At least since the eighties when they were first compiled on to the "Rubble" compilation series, The Kytes have been something of an enigma. As stated in the liner notes for Volume 10, The Kytes did indeed once act as Peter and Gordon's backing band on tour, but little more than that was ever revealed about them. This seemed something of a shame, as the slow hammond groove of "Running In The Water" and the mournful folk-pop existentialism of "Frosted Panes" were both early popsike discoveries for me personally, and doubtless many other people besides (A VG condition copy of "Running In The Water" sold for £64 on ebay last week).

I was absolutely delighted and surprised when ex-Kytes man Eddie King got in touch with me through the blog recently to fill in the blanks and explain the bands history, even including a few photos and mp3s of a solo single of his. With his permission, I'm reproducing his story below. 

(photo: Eddie King and Freddie Allen)

Originally we had a band formed at school in Bristol in around 1960 called Ricky Forde and the Cyclones. This consisted of 5 guys, Ricky, myself, Freddie Allen, Julian Bailey and Roger Jones, By the following year we were working 5 nights each week all over the South West and beyond and went to work in Hamburg in 1962/ 1963. As I am sure you know, a lot of Liverpool and London bands were working there then and it was really where the whole British 60's thing started, so we got to work with lots of guys who subsequently became very well known.

In 1963 the 5 piece split and I continued with Freddie and Julian as a 3 piece band and got booked in 1964 on the same show as Peter and Gordon at a big variety club in the North East ( these clubs were big then!). They had a record, 'World Without Love' which had just hit number 1 but they didn't have a backing band and were basically two guys sitting on stools with guitars. They asked us to back them so we told them "OK, if you stand on stage"! The upshot of this was that we became their backing band from then on.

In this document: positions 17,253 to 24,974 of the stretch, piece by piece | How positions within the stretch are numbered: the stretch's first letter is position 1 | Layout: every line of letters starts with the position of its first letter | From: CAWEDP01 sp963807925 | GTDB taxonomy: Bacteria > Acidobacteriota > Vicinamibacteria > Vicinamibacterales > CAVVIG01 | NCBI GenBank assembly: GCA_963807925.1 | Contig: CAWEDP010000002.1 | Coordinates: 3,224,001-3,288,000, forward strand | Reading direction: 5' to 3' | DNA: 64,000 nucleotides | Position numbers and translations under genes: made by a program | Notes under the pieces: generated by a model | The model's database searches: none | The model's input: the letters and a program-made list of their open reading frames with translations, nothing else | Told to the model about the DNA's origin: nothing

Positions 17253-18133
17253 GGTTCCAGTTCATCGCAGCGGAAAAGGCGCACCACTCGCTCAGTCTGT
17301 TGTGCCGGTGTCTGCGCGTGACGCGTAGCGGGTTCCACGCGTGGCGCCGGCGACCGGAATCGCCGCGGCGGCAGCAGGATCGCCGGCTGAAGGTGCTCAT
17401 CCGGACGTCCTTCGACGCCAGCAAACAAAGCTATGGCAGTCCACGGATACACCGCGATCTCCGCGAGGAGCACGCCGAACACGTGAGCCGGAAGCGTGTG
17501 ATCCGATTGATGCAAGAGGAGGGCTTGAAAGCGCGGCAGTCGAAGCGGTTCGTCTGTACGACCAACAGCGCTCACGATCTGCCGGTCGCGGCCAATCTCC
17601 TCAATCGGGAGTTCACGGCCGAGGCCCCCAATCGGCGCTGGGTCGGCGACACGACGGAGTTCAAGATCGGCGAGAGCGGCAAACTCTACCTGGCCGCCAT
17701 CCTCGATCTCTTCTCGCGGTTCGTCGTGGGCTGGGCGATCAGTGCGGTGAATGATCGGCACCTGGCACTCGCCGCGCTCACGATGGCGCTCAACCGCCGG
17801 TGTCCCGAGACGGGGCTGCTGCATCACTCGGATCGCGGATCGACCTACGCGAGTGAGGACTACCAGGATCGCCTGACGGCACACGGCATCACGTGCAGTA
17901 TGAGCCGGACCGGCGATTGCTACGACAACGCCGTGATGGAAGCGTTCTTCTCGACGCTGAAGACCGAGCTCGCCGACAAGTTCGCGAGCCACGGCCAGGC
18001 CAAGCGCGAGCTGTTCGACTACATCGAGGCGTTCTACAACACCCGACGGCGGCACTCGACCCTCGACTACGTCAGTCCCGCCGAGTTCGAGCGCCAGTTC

(photo: Eddie King and Peter Asher on a bullet train in Japan)

I travelled all over the world with them for the next two years and played on all their records as well as recording with many other mainly 'Abbey Road' artists. The other two guys played in the backing band in the UK and Europe. During this time I released a couple of singles under my own name, no UK hits but had a number 5 in Japan!

So, in 1966 the work with them was slowing so the three of us tried a record together as The Kytes which was "Blessed/ Call me darling" (with Dave "Dobie" Gillis on bass). I can't remember how we signed to Pye but I think it was down to knowing some people there in A&R and just taking the record in.

"Frosted Panes" was one of my songs and was recorded at Pye studios. The B side was a song written by Roger Cook, an old friend from Bristol, who was responsible for Blue Mink. Roger was on the session and sang harmony on the track.

"Running in the Water" was, however, a different line up - myself, Julian on drums, John Peters on bass and Pete Robinson on hammond ( yes the guy who went on to be a prolific film score composer and who was Phil Collins keyboard player for many years). The B side was "End of the Day" which featured some cracking organ stuff.

From memory I think this line up did a few gigs, mainly London college venues and went our separate ways.